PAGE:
The new, the novel, and the need for wisdom in the church today
Jan. 26, 2023
By Rev. Rick King
I’ve written a lot lately about trends affecting organized religion these days and the need for younger leadership in our church if we really want to reach the next generations.
And now that the hair I have left has gone a bit gray, I admit that my first thought about this is that maybe those of us Baby Boomers in leadership need to make sure to step out of the way of those younger generations.
But this bias our society has towards youth, energy and innovation needs a balanced approach to be effective. As Anna Mitchell Hall asked in the Dec. 1 post in Convergence Weekly, a blog I subscribe to, “[W]hen we narrowly focus on youth, are we missing the power of wisdom for a vital church?”
And she points out a distinction between modern culture’s elevation of the new and the novel to the level of the sacred, and the church’s need for wisdom—wondering how we ever got from the Judeo-Christian wisdom tradition to our obsession with innovation as a cure-all for the church’s ills. “Capitalism, maybe?” she asks.
Wisdom, called Sophia in the Bible, was there at the beginning of all things. In fact, it precedes all things because it was the source of creation, calling us toward greater insight and virtue in our life together. Hall cites Proverbs 8:19 in saying the fruit of Sophia is better than gold.
She says the time has come for a renewed reverence for wisdom.
Psychology distinguishes between two kinds of intelligence. Fluid intelligence is one’s ability to process new information, learn, and solve problems. Crystallized intelligence is one’s stored knowledge, accumulated over the years. The two types work together and are therefore both important.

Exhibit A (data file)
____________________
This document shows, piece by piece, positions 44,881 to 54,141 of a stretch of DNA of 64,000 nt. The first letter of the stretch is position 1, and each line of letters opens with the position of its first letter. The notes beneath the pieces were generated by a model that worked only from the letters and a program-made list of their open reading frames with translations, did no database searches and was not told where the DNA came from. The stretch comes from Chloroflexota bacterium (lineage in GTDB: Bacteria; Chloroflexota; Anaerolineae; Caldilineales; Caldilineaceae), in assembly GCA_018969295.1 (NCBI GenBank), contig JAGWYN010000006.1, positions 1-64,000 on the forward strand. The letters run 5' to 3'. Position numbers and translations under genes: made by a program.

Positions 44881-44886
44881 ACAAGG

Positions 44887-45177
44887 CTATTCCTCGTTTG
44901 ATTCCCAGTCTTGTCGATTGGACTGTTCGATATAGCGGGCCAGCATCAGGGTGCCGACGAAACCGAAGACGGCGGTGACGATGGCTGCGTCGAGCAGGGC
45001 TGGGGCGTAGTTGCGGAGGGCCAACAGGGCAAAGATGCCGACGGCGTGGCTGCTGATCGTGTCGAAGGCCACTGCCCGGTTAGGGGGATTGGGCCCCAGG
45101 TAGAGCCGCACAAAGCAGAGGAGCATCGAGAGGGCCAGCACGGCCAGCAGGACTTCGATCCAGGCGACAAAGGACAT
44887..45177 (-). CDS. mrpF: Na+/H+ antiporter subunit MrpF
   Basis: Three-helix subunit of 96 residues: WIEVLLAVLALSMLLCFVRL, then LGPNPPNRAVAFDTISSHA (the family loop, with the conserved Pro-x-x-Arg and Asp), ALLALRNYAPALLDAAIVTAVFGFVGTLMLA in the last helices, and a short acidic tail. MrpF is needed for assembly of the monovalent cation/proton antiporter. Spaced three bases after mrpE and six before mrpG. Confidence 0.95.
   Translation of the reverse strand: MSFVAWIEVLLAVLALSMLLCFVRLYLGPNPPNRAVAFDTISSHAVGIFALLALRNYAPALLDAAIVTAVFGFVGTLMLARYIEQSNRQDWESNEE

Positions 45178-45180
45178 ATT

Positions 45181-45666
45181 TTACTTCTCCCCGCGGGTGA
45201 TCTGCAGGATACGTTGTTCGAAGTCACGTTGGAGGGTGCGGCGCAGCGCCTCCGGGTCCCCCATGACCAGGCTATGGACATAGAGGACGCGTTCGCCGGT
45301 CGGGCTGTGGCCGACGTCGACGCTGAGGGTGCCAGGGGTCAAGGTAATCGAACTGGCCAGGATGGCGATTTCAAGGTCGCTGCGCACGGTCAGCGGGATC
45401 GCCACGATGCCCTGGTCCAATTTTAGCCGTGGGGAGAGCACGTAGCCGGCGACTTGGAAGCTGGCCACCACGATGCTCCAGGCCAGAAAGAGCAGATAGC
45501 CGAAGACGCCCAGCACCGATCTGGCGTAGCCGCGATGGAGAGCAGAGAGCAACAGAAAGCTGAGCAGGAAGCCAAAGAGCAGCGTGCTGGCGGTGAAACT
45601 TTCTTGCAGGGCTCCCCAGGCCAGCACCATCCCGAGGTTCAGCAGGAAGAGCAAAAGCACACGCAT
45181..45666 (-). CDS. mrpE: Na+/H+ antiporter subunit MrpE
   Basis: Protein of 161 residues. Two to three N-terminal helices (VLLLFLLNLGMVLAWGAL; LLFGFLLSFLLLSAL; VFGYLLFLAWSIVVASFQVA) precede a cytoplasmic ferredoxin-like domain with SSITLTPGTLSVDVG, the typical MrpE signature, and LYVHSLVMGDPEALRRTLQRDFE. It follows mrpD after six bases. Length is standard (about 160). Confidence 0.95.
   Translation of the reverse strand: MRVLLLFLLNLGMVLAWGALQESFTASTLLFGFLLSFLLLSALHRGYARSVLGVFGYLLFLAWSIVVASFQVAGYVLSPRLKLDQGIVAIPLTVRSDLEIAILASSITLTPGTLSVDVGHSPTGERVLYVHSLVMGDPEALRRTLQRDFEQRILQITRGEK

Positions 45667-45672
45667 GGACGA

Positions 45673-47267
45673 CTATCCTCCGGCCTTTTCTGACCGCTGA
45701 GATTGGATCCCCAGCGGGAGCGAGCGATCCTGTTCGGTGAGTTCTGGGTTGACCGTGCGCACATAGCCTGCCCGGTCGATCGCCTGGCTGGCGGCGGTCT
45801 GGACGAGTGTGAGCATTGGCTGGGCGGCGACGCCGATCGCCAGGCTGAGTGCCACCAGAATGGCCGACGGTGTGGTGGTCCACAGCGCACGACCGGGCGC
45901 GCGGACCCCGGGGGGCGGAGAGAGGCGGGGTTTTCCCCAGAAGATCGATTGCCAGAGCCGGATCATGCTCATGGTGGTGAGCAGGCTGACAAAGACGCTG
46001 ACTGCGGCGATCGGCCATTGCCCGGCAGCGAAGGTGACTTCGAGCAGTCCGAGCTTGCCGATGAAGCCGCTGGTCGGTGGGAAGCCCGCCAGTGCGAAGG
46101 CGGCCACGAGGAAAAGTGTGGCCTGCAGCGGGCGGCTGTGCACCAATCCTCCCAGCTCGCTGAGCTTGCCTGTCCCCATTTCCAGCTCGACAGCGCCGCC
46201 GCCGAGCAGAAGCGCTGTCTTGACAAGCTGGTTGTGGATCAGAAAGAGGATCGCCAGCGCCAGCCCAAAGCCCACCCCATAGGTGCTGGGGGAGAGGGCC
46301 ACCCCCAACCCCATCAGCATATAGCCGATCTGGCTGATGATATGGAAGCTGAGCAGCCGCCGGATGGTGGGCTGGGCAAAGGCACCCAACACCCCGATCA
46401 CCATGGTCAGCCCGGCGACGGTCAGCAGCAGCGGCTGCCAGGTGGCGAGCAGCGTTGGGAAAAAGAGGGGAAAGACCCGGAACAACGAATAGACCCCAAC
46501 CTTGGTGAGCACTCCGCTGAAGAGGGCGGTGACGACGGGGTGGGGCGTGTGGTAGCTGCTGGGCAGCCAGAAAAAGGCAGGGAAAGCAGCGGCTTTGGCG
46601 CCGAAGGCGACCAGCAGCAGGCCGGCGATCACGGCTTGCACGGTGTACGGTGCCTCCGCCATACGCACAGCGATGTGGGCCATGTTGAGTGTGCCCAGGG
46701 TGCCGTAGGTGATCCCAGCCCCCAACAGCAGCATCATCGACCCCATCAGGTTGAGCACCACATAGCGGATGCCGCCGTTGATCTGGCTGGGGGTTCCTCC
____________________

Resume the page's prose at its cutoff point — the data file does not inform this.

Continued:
I turned 61 on Monday. For about the last six years, I’ve noticed that while I’m still picking up new skills and information and love the challenge of problem-solving in leadership, my crystallized intelligence now drives the bus of my brain. And I came into that intelligence largely by the mentoring of older, wiser people—mostly church members in the congregations I’ve served, but also colleagues and trusted elders in the other sectors of my life.
The best practices of congregational life are often nurtured most by the wisdom and experience of our elders, because wisdom is born of both knowledge and experience acquired over the course of a lifetime. In her blog post, Anna Hall points out that “elders often have deep experience with saying goodbye. It is inevitable that over our lives we will lose friends, family members, and beloved institutions. Each of these losses, while painful, brings wisdom about navigating grief and change.”
This year is the 75th anniversary of the founding of Falcon Heights Church. It would be really easy to simply commemorate and enshrine our past, looking back at the triumphs of previous generations that built this church, rooted in its community. One thing I’ve been thinking about is FHC’s founding identity as a community church in 1948, and how that close connection to the developing neighborhood of Falcon Heights after World War II shines in the stories people tell about its history.
But my hope is that we remember that we, too, are writing the history of Falcon Heights Church right here and now by the choices we make. How is that community-mindedness and identification with our neighborhood showing up in our life now and the plans we make for our future?
As churches like ours seek transformation, the wisdom and stories of our elders can energize and shape our future. What stories have YOU heard? What wisdom has been shared with you?